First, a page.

Goodby, hotels. Goodby, airline charges. Goodbye, expensive convention centers. Just let me use my iPad.
Files of the Old Darlington District Chapter, South Carolina Genealogical Society, Moved to the Historical Commission in Darlington
The Old Darlington District Chapter (ODDC) recently lost its home. However, it has reached an agreement with the Historical Commission in Darlington to take most of their collection as a permanent loan.
Their collection includes thousands of family surname files including an extensive collection of African-American funeral programs from the Hartsville community, a series of Civil War letters from Alexander F. Byrd (Co. E, 6th SC Volunteers) to his wife, an estimated 2,500 books covering South Carolina history and genealogy as well as history and genealogy from across the Southeastern United States, an extensive collection of microfilm and microfiche, maps, Carson Steen’s Hartsville Oral History Collection, the Skinner family collection of thousands of genealogical files from all areas of South Carolina, Jeannine W. Talwar Genealogical Collection, Carrie Lee Kalber, Beaufort County family history of the Erwin, Lawton and Allied families and the Jill King Lyles – Welsh Neck Baptist Association records from 1730s to 1990s, and many others.
According to a press release from the Bolivar (Missouri) Police Department, windows were broken on the east side of Polk County Genealogical Society Library at 120 E. Jackson St. The press release said nothing was reported stolen. It noted there was no evidence of entry into the genealogical society building.
Details and a picture may be found at http://goo.gl/PqMzvt.
Findmypast has released a bunch of records this morning. Here is the latest announcement from the company:
Over 7.5 million new records are available to search this Findmypast Friday including;
Over 4 million new records have just been added to our collection of United States Marriage records including substantial new additions from New York, Massachusetts, Michigan, Pennsylvania and Arkansas. Released in partnership with FamilySearch international, these latest additions mark the second phase of efforts to create the single largest online collection of U.S. marriage records in history. Covering 360 years of marriages from 1650-2010, when complete this landmark collection will contain at least 100 million records and more than 450 million names from 2,800 counties across America. The records include transcripts and images of the original documents that list marriage date, the names of the bride and groom, birthplace, birth date, age, residence as well as fathers’ and mothers’ names.
The following announcement was written by the folks at Findmypast:
Over 139,000 records of “enemy aliens” who were investigated or interned by the authorities during both world wars available to search online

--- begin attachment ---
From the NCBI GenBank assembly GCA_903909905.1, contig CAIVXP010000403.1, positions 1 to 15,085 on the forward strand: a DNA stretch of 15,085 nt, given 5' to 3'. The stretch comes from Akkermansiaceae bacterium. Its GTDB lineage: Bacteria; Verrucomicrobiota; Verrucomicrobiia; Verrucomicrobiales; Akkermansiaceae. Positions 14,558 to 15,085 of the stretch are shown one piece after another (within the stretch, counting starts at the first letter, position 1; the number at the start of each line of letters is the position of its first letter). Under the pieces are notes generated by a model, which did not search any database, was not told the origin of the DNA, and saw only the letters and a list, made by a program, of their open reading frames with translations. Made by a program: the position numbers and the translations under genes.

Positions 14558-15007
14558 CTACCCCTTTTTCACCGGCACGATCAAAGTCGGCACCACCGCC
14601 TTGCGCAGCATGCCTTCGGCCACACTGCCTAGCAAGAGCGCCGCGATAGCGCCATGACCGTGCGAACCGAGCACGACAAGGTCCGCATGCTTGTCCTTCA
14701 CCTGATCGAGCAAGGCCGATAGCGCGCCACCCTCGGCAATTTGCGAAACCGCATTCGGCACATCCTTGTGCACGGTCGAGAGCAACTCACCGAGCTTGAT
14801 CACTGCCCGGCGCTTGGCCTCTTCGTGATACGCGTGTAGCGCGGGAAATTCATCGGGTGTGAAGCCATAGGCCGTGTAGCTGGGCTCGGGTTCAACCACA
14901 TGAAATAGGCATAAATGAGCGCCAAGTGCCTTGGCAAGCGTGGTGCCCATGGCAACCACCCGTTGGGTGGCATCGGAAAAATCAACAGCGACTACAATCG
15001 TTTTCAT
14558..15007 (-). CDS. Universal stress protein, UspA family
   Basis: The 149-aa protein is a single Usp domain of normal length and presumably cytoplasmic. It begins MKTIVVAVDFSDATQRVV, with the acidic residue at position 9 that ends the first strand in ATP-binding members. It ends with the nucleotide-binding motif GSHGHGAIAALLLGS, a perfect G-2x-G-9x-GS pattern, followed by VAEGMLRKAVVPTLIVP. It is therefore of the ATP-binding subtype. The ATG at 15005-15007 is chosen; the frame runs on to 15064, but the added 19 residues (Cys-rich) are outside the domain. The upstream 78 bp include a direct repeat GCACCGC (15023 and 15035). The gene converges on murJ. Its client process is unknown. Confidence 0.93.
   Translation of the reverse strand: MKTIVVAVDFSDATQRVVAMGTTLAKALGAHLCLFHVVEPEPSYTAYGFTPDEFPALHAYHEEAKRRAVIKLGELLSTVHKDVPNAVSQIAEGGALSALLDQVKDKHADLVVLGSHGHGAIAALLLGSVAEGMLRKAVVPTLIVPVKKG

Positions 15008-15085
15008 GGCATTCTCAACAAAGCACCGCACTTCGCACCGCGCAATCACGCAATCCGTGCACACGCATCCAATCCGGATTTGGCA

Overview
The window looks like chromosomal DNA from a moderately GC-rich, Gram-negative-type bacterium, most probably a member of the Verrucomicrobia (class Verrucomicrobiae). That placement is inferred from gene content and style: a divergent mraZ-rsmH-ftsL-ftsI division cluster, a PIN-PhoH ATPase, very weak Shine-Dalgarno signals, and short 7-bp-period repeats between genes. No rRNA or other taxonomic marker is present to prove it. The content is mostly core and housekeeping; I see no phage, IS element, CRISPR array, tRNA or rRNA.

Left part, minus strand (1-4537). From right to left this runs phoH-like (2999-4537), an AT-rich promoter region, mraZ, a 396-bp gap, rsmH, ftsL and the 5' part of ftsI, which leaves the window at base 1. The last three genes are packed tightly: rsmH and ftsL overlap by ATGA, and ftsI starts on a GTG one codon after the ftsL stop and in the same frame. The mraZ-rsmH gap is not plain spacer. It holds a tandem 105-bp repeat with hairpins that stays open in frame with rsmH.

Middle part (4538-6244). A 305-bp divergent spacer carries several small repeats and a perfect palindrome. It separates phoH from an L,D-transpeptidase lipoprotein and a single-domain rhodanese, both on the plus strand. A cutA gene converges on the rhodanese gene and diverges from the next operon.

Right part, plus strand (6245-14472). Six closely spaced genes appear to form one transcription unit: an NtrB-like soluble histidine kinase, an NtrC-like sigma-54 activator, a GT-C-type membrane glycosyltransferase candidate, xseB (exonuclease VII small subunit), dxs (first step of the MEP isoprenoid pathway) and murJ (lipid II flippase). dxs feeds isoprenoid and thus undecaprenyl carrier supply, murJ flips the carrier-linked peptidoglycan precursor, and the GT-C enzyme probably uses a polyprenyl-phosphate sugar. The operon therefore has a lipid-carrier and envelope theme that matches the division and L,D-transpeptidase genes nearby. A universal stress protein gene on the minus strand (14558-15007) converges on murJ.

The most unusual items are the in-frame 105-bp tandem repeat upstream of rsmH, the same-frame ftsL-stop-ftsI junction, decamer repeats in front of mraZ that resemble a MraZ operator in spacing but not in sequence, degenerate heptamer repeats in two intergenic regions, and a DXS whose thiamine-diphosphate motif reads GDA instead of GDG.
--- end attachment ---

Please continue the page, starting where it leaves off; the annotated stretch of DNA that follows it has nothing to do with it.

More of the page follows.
Collection reveals the stories of thousands of WW2 refugees who were interned in camps across the United Kingdom and the Commonwealth
26 August 2016
Findmypast Grant Free Access to Entire Australian Collection to Celebrate the Release of New Passenger Lists
The following announcement was written by the folks at Findmypast.com:
Victoria Coastal Passenger Lists provide a fascinating snapshot of life during the Australian Gold rushes and beyond
Findmypast has today announced its largest release of Australian records to date, giving first-time online access to records from one of Australian history’s most exciting periods, the Gold Rush. Released in partnership with FamilySearch and Public Record Office Victoria (PROV), the 3.3 million records consist of Victoria Coastal Passenger Lists spanning 1852 to 1924 and can only be found on findmypast.com.au.
Curt Witcher, manager of the Genealogy Center at the Allen County Public Library, was honored Friday with a Hoosier Hospitality Award from the office of Lt. Gov. Eric Holcomb.
The Genealogy Center generally draws more than 100,000 visitors a year.
Witcher was honored for taking exceptional steps to make Fort Wayne’s genealogy tourists feel welcome. A press release announcing the award recounted this example: “On one occasion, a group of visitors was planning to be in Fort Wayne for only a short period of time. Witcher’s nominator said he took their information before they arrived and began doing the background research for them. When the visitors arrived and found that several pieces of their family history had been assembled, they were moved by Witcher’s generosity.”
Approximately 80 stones were tipped, cracked, chipped or broken in a vandalism spree discovered Monday, Aug. 22. The city is offering a $500 reward for information about the vandalism; some of the toppled stones weighing as much as 1,000 pounds.
The city does not yet have a list of surnames on all of the tombstones damaged in Riverside Cemetery on Gull Road recently, the trail of toppled stones goes from about the south edge of Section Q up through Section J, L and into K.